17. Maeda K, Noguchi Y, and Fukui T. The effects of cessation from cigarette smoking on the lipid and lipoprotein profiles: a meta-analysis. Preventive Medicine, 2003; 37(4):283-90. Available from: https://www.ncbi.nlm.nih.gov/pubmed/14507483
18. Forey BA, Fry JS, Lee PN, Thornton AJ, and Coombs KJ. The effect of quitting smoking on HDL-cholesterol - a review based on within-subject changes. Biomarker Research, 2013; 1(1):26. Available from: https://www.ncbi.nlm.nih.gov/pubmed/24252691
19. Senes S. How we manage stroke in Australia. Cardiovascular disease series no.24, cat. no. CVD 31.Canberra: AIHW, 2006. Available from: http://www.aihw.gov.au/publication-detail/?id=6442467815.
20. Doll R, Peto R, Boreham J, and Sutherland I. Mortality in relation to smoking: 50 years' observations on male British doctors. BMJ, 2004; 328(7455):1519. Available from: https://www.ncbi.nlm.nih.gov/pubmed/15213107
21. Collins D and Lapsley H. The costs of tobacco, alcohol and illicit drug abuse to Australian society in 2004/05. P3 2625. Canberra: Department of Health and Ageing, 2008. Available from: https://nadk.flinders.edu.au/files/3013/8551/1279/Collins__Lapsley_Report.pdf.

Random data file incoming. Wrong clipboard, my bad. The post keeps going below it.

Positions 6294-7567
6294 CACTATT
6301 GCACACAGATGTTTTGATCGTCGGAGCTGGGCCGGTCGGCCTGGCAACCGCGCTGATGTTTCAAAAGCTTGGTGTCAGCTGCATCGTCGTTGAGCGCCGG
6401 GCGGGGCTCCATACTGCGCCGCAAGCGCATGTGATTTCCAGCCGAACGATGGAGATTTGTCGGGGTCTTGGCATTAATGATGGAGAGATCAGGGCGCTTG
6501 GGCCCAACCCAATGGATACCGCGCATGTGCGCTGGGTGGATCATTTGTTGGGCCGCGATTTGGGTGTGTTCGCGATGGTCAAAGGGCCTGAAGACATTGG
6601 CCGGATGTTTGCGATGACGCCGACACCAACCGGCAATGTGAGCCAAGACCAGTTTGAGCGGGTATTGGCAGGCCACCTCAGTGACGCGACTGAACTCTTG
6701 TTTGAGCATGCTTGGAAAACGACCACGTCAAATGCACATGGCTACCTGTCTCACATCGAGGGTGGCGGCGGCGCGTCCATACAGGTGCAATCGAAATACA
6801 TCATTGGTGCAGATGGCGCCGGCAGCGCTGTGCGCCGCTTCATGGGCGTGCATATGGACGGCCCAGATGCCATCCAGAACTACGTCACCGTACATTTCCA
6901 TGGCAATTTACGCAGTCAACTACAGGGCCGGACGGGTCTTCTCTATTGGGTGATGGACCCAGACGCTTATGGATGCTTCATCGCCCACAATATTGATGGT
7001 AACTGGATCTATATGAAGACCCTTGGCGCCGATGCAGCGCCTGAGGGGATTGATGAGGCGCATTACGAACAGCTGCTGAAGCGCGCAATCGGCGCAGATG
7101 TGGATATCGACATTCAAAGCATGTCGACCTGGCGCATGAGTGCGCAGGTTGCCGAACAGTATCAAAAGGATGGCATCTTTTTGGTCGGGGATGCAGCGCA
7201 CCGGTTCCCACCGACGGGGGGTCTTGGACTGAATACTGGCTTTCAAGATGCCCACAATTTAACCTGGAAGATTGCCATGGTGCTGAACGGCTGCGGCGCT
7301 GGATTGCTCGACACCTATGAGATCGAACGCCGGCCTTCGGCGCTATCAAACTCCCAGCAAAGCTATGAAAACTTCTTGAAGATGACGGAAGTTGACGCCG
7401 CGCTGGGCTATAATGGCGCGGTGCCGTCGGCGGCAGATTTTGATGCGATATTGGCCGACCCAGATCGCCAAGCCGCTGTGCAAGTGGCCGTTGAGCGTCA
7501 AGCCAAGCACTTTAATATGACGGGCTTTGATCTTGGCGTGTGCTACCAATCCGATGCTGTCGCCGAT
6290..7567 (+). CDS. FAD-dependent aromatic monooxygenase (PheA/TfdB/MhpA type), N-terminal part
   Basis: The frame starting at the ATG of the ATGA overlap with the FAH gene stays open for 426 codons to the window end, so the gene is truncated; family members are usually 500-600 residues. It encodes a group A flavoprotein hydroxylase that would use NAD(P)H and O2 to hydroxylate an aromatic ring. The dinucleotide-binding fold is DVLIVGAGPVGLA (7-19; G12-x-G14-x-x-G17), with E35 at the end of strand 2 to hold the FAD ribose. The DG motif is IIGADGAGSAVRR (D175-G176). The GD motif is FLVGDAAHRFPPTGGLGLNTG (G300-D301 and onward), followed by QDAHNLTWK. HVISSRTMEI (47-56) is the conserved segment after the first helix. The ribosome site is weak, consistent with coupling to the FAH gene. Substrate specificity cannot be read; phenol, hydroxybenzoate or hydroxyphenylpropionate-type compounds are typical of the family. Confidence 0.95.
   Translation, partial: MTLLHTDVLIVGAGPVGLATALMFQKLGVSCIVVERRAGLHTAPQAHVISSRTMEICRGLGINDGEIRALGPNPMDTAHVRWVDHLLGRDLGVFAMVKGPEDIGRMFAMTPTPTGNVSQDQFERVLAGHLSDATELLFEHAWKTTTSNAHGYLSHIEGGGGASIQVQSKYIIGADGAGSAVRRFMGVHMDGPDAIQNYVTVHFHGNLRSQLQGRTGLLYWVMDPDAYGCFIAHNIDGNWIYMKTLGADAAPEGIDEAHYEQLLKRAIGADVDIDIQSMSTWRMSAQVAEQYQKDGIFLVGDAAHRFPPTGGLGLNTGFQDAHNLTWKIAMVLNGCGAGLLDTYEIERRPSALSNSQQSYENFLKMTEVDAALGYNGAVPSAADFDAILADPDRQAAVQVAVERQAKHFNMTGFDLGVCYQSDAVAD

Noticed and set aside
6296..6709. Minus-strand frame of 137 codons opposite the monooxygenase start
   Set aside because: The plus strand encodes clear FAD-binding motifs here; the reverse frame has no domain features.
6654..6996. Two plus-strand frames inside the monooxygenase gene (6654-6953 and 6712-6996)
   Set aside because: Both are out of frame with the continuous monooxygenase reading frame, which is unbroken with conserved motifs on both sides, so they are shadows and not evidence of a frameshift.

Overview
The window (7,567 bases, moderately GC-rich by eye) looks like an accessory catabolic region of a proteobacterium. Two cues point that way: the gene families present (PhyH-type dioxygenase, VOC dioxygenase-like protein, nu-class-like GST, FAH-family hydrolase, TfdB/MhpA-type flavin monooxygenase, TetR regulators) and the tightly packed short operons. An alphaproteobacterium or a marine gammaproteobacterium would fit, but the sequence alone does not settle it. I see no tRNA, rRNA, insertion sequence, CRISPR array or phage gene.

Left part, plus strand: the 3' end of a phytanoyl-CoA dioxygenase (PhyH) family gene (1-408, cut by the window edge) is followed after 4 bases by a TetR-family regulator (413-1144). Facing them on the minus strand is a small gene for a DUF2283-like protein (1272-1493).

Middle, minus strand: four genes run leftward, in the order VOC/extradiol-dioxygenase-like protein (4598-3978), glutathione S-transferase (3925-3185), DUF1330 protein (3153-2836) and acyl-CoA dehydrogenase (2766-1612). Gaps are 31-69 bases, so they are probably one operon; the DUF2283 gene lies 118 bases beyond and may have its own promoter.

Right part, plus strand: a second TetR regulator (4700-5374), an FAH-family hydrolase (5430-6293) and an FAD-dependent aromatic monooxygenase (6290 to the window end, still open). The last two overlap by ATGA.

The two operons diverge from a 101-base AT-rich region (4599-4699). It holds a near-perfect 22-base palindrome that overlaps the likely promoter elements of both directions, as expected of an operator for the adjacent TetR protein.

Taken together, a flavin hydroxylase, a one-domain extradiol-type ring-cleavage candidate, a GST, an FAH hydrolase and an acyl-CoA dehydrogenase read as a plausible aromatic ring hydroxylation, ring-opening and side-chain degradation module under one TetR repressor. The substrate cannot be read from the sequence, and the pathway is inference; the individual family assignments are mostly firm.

22. US Department of Health and Human Services. The health consequences of smoking - 50 years of progress. Atlanta, GA: US Department of Health and Human Services, Centers for Disease Control and Prevention, National Center for Chronic Disease Prevention and Health Promotion, Office on Smoking and Health, 2014. Available from: https://www.ncbi.nlm.nih.gov/books/NBK179276/.
23. Criqui MH and Aboyans V. Epidemiology of peripheral artery disease. Circulation Research, 2015; 116(9):1509-26. Available from: https://www.ncbi.nlm.nih.gov/pubmed/25908725
24. US Department of Health and Human Services. Reducing the health consequences of smoking. 25 years of progress. A report of the US Surgeon General., Atlanta, GA: US Department of Health and Human Services, Public Health Service, Center for Chronic Disease Prevention and Health Promotion, Office on Smoking and Health., 1989. Available from: https://profiles.nlm.nih.gov/spotlight/nn/catalog/nlm:nlmuid-101584932X393-doc.